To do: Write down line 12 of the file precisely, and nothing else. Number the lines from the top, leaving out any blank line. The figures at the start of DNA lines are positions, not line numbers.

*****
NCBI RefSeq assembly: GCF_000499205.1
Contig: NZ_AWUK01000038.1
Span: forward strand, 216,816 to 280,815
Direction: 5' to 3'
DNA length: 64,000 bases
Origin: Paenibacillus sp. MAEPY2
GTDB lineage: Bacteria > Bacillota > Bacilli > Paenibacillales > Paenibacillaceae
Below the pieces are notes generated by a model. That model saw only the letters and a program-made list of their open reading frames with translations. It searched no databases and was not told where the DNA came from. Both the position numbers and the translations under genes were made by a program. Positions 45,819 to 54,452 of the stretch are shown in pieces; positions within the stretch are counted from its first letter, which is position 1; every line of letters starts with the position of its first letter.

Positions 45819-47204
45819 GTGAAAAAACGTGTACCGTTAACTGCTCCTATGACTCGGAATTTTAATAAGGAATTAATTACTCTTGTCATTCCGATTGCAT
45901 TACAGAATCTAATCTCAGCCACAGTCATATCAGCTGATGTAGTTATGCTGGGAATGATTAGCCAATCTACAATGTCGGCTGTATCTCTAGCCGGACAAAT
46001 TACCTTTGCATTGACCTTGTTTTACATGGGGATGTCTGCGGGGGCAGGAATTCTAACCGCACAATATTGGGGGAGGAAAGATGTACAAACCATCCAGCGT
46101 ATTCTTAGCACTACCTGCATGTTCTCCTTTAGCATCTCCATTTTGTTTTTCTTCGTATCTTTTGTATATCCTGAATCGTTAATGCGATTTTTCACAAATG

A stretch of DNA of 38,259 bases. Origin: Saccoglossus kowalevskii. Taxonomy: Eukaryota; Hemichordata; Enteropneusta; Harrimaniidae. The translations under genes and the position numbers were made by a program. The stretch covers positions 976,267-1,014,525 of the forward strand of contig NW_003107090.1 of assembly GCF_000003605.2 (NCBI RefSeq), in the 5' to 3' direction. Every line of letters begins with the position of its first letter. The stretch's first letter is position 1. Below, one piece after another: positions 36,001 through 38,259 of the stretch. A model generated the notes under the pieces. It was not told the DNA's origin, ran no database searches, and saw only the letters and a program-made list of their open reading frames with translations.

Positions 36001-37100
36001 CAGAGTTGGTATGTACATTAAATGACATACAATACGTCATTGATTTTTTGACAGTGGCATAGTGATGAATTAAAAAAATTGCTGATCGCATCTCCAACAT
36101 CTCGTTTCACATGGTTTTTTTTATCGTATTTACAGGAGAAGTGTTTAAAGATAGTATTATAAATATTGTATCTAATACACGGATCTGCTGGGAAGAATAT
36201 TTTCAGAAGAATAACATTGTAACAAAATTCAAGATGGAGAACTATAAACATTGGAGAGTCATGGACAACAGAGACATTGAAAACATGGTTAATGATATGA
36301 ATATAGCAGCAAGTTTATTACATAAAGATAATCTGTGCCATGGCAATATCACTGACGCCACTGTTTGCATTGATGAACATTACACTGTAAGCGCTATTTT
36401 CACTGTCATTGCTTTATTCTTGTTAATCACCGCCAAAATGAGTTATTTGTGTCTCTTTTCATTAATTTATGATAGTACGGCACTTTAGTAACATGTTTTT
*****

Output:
46001 TACCTTTGCATTGACCTTGTTTTACATGGGGATGTCTGCGGGGGCAGGAATTCTAACCGCACAATATTGGGGGAGGAAAGATGTACAAACCATCCAGCGT